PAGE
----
El-Mahdi described the decision taken by the university administration to suspend classes for three days during the strike, allowing for a variety of political debates, lectures, and teach-ins was "in the spirit of civic engagement", as articulated in a message circulated within AUC. The administration’s decision is seen as a smart move, as it was obvious that there was anger amongst the students, especially after the death of Omar Mohsen. El-Mahdi added that this was however part of a larger movement, including several universities with the political science department at Cairo University taking the same stance.

Hanan Sabea, professor of anthropology, also one of the organisers of the teach-in stated that the only way to respond was to ask a simple question: “At the same time that our loyalties and identities are being questioned, we would like to ask where the SCAF’s budget is coming from.” She added that while, “we are all against US dominance and control in any shape of form, there is no doubt that an outrageous campaign is being carried out against Americans in Egypt and against foreign funding in the country."

Sabea described the identification of AUC professors as particularly threatening. She argued also that statement cannot be seen in vacuum, but as part of a larger anti-foreigner pattern over the past year, whether the anti-foreign fervour that was present during the last days of Mubarak’s reign or the ongoing attacks on foreign-funded non-governmental organisations operating in Egypt.

Nadeem Abdel Gawad, a recent graduate and student activist, also shares the view that this is not a unique incident. He sees this sort of attack as a tactic used by the military council to “disfigure” and defame those it is not able to make political deals with. This tactic was used, Abdel Gawad says against political groups such as the April 6 Youth Movement, the Revolutionary Socialists, and now, AUC faculty and students, who have all posed a legitimate threat.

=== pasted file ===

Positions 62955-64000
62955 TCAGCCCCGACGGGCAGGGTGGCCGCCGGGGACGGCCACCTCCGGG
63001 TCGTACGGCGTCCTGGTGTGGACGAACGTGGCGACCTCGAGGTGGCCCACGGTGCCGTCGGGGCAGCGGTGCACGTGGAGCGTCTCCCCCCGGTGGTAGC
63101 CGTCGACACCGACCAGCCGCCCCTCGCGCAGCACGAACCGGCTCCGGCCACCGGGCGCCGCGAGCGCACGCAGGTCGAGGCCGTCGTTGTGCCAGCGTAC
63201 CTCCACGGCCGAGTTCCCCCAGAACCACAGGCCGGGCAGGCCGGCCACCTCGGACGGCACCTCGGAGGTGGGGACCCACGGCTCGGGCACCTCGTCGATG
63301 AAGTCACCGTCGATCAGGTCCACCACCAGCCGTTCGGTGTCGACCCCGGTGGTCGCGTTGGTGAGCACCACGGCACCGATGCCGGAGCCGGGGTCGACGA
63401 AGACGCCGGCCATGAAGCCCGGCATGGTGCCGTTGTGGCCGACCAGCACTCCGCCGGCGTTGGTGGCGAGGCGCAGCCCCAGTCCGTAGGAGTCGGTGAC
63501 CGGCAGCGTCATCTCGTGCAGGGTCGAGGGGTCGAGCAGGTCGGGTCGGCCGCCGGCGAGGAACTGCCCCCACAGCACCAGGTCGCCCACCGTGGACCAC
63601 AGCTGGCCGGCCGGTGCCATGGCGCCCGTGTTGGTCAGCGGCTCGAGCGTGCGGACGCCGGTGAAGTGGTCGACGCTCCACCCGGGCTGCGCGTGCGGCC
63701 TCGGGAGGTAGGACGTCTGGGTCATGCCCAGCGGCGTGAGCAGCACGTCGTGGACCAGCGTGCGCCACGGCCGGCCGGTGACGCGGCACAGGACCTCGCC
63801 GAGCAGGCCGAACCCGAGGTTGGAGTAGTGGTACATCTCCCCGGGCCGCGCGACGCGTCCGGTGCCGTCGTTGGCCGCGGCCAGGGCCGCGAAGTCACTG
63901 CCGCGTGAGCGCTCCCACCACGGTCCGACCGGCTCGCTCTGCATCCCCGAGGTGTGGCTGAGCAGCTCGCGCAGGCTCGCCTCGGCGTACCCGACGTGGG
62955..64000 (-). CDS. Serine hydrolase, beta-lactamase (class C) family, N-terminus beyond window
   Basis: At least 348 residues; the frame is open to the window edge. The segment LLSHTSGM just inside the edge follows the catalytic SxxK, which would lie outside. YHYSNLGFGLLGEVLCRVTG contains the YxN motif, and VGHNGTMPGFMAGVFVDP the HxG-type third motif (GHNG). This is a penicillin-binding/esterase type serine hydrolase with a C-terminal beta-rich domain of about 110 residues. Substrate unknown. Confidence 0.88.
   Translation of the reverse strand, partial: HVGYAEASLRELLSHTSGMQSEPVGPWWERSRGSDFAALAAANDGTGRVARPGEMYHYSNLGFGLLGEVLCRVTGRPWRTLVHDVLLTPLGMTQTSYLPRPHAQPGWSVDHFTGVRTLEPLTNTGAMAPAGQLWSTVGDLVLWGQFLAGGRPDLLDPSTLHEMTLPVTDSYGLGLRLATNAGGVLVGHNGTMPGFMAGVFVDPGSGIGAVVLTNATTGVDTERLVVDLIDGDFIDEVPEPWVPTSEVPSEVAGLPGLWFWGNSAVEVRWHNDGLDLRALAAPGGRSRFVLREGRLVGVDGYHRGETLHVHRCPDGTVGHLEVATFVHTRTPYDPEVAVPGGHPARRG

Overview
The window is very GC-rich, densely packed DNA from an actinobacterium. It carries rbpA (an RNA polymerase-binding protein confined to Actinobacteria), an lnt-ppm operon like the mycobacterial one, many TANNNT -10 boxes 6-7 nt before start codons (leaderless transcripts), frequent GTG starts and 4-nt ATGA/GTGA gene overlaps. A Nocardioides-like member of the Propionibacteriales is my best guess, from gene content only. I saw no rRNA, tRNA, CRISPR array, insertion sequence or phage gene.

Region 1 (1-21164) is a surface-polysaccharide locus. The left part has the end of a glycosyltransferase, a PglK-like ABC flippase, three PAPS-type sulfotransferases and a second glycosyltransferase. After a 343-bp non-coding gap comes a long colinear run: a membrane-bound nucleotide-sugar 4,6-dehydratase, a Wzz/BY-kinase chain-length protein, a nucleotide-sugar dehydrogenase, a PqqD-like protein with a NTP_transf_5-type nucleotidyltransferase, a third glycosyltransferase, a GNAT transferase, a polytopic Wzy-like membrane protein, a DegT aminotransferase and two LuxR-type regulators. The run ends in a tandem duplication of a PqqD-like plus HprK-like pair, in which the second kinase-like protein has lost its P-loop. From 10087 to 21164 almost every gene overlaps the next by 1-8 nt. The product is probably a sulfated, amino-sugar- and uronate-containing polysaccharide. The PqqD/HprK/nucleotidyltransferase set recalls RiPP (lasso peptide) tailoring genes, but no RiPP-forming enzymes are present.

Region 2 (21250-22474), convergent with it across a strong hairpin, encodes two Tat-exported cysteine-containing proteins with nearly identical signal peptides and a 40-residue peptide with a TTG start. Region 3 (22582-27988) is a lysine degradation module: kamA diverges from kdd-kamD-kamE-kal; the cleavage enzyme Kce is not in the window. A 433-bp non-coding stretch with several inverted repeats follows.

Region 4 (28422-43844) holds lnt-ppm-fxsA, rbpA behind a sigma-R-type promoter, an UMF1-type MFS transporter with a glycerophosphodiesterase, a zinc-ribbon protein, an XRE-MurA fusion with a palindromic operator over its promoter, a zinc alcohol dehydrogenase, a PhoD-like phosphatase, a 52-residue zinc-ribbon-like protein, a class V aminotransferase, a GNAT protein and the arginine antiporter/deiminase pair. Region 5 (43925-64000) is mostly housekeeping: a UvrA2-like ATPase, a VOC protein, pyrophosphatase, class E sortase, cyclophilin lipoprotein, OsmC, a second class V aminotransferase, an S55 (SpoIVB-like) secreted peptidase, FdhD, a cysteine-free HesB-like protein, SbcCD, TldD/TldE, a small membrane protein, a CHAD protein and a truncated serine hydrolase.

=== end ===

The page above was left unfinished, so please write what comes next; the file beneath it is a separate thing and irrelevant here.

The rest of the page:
A student in her third year, who goes by the name of Injy, had quite a different view. She  was opposed to the strike and did not find the SCAF statement objectionable. “I personally believe that yes, the university, or more specifically, some faculty at the university are instigating anti-SCAF sentiment,” Injy said. She mentioned in particular a sociology class she attended in which she felt the professor was vehemently trying to instill anti-SCAF ideas amongst the students. She clarified however that she believed the university is an "instigator" but not an "agent" of the American state. “If I were to put myself in the SCAF’s shoes,” she said, “I would see this as an attempt to instigate a coup-d’etat.” 

In what way such an attack on the university will develop and what the repercussions will be remains unclear for now. But based on further accusations made by the SCAF or the response of the student body, Sabea believes that this campaign of instilling fear through direct or indirect threats against faculty members and students will not come to an end so long as they are working to make the revolution succeed. And, she says, as long as an attempt is being made to coordinate labour and student action, the response to the regime’s attacks will not be confined to the university’s walls.